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Does Splicing Speaker Wire Reduce the Overall Quality?

When it comes to speaker wire, there’s a lot of debate out there. Some people say one thing, others say another. So what’s the truth? Are some types of speaker wires better? Is splicing a good idea and, if you do choose to splice, will it reduce the overall audio quality?

Properly performed splices should cause no audio problems. Several methods can be performed to get the perfect splice. The easiest method is to use a wire nut to clamp two wires together, but the most durable method is to solder them. Just avoid simply taping wires together, as this can be risky.

If you’re interested in adding some extra length to your setup, splicing is a great choice. Of course, you could always replace the wire with a longer one, and for extended runs, this might be the best idea. We’ll get more into that later. So, ready to learn about splicing? We’ve got all the information you need. Read on to learn more.

How Does Splicing Speaker Wire Affect Overall Sound Quality?

Speaker wire

When it comes to splicing your speaker cables, you’re going to hear some conflicting ideas. The issues mainly come down to what people’s opinions are on what sounds good. As you can imagine, this varies widely from person to person. For an audiophile, splicing cables may be right out. Yet for more “reasonable” audio enthusiasts, it really won’t matter too much.

Splicing your speaker cables can be an incredibly effective way to extend the length of your cable runs. If it’s done well, you really shouldn’t notice any difference in your audio playback. If it’s done poorly, however, it can lead to audio dropouts and even short circuits.

What Do you Need for Splicing?

Luckily for you, performing a proper splice is easy to achieve. You can splice using a few tools and hardware you may already have lying around your home.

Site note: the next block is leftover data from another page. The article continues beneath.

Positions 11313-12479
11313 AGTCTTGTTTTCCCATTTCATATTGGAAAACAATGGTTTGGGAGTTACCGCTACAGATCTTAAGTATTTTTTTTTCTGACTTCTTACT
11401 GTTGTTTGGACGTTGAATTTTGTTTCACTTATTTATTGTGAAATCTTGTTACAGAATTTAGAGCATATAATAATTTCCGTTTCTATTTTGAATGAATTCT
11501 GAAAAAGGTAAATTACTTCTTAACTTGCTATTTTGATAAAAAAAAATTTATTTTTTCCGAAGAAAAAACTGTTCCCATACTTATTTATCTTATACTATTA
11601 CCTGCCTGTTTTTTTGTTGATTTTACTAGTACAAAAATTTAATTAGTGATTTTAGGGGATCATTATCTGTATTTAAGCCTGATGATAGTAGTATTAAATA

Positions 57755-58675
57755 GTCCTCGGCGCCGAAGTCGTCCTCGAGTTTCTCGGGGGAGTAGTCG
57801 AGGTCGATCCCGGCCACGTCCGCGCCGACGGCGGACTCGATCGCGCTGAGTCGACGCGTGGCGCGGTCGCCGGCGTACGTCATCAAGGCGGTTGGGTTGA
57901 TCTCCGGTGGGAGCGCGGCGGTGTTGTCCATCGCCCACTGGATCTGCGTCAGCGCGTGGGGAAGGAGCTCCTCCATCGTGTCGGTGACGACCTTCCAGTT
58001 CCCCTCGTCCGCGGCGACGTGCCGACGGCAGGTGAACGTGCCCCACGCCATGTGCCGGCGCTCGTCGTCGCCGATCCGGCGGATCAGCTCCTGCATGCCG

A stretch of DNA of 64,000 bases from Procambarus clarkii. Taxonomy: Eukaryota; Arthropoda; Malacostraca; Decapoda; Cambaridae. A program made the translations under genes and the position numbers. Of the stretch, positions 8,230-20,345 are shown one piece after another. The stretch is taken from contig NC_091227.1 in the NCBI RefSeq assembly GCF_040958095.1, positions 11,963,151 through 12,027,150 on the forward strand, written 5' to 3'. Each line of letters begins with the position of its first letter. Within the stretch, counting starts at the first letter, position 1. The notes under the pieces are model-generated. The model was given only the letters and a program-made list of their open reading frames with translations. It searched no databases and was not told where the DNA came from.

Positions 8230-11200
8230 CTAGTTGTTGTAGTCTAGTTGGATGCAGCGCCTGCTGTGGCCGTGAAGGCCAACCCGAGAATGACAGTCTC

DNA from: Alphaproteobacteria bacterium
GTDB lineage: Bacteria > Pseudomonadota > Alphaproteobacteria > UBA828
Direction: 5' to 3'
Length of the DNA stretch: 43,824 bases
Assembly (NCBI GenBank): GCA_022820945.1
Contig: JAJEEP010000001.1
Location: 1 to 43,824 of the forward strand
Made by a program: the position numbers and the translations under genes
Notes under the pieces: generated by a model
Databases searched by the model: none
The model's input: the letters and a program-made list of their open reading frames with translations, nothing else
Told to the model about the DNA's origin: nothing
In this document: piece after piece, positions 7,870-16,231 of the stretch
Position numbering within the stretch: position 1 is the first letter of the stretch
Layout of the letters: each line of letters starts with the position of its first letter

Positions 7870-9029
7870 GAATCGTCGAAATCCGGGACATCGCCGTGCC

Most importantly, you’ll need to use a high-quality speaker wire, like this InstallGear Speaker Wire (on Amazon). This will ensure you get the highest quality result from your splice.

As a note, there are some issues that may crop up with extended lengths. For lengths over 100 ft, you may need to source a higher gauge speaker wire. Look for 14 to 12-gauge wire for longer runs, even with splicing.

How Does Splicing Speaker Wire Work?

Splicing is actually rather simple. If you connect the cores of two different wires, then the electric signal can pass through the complete cable without much issue.

There are several methods to accomplish this, and the one you opt for is up to you. Each one can provide a quality splice, given that best practices for splices are followed.

You can perform a splice by using:

  • The Soldering method
  • The Crimping method
  • Or The Wire nut method

It’s worth noting that while you can get a quality splice using any of these methods, a soldered connection will probably last the longest. However, soldering is the most involved of these methods, and of course, not everyone will own a soldering iron or even know how to use one properly.

So, for the easiest splice, go for either the wire nut or crimping method. We’ll walk you step-by-step through the wire nut method below.

The Wire Nut Method:

  1. Strip ½” of the wire coating off one end of each wire.